Results tagged ‘ Mike Piazza ’

Mike Piazza sounds off on all the young whipper snappers

Prefers the heavy metal over the hippity hop.

The following was taken from Mike Piazza’s autobiography, “Long Shot.”

…I wouldn’t have felt (my age) at all if the music in the clubhouse weren’t hurting my ears the way it did. When it comes to music I feel like I’m as open-minded as anybody out there, but (the A’s) had a young roster and, well, man. I like rap just fine–hell, I was wearing gold chains back when Olivia Newton-John was getting physical–if it’s classic rap, or even the new stuff when there’s a strong rhythm to it. As a thrash-metal guy from way back, I feel like I can handle some rough language and graphic lyrics; but some of the more contemporary rap is so blatantly hard-core that even an old Slayer and Anthrax man like me has a tough time dealing with it. I guess it’s a matter of age and tradition both. You have to understand, I came up with the Dodgers when the stadium music consisted exclusively of Nancy Bea Hefley at the organ. When that was cutback to modernize the atmosphere–to make the ballpark sound like every other ballpark–they turned to entrance music, with each player picking a theme song. With the Mets, I recall Tony Tarasco coming to the plate to an X–rated, in your face rap number that had the whole stadium sounding like a bad-ass clubhouse.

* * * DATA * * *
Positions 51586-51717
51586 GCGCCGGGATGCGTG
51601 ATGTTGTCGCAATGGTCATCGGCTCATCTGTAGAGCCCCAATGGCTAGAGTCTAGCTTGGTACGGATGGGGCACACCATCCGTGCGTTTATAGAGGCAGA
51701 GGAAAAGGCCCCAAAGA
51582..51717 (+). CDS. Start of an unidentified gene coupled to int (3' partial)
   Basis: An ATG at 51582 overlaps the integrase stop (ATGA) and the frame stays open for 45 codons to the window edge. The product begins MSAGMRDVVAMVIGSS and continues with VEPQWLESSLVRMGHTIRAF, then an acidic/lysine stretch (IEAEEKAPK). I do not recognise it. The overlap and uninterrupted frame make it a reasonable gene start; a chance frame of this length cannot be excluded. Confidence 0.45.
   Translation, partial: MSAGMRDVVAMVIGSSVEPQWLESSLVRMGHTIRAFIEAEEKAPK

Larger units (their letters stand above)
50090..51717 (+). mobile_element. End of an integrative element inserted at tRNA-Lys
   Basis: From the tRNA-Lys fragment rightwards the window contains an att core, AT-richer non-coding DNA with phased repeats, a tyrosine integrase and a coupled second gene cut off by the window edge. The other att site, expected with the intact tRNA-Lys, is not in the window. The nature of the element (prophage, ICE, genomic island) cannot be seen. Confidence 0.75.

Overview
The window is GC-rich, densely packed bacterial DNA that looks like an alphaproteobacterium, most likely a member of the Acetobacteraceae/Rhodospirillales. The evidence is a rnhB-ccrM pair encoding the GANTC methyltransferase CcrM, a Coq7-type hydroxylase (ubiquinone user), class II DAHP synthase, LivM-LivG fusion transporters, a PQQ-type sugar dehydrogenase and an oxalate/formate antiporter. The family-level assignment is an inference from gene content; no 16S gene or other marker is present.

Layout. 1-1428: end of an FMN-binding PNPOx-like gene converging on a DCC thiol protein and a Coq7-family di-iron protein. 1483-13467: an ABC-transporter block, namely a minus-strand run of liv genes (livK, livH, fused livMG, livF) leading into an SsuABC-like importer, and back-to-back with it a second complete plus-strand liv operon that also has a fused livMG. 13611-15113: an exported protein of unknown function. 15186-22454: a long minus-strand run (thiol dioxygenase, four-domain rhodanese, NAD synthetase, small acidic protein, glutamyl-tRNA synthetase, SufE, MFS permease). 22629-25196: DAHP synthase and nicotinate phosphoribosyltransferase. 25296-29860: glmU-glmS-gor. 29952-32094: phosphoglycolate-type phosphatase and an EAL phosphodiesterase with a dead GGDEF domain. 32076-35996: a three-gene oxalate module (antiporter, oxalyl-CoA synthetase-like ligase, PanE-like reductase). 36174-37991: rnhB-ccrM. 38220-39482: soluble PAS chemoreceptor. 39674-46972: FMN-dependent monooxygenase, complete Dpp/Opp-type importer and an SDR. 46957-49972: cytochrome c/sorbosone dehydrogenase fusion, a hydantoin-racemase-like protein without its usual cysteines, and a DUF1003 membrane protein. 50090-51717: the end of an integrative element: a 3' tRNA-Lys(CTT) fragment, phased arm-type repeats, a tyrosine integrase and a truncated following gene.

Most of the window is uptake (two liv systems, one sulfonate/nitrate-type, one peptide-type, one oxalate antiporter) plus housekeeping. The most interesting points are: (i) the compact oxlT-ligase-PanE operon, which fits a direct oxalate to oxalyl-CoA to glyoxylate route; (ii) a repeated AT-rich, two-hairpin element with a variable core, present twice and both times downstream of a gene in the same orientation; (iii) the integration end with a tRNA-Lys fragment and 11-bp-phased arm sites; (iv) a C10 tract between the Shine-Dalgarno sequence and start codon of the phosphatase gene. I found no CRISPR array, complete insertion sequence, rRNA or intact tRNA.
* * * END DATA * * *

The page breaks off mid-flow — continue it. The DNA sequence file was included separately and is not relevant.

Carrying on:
Can’t say I cared for that.

Time sometimes hurts

gdawg

I’m surrounded by Dodgers fans! That’s me on the far right with the A’s cap and Mr. Castro in the middle.

The last couple of days have been pretty rough for me.  My girlfriend’s dad passed away unexpectedly on July 18th, and through the tears, laughs, memories and funeral arrangements it has been quite the stressful ordeal. Carlos was extremely knowledgeable when it came to World History; I also immensely enjoyed his conversations on conspiracy theories, U.F.O.’s, and yes….baseball. Carlos was a Dodgers fan since he was a young boy who migrated from El Salvador at the age of 11. He would talk excitedly about Mike Piazza and Steve Garvey, and it wasn’t too long ago that we chatted about Clayton Kershaw’s no-hitter over some pupusas. His favorite player was Roberto Clemente because of his grace on the field, giving heart, and courage to face the racism against Latinos that was prevalent in baseball at the time. I will miss his baseball talk and infectious laugh. R.I.P. Carlos Ernesto Castro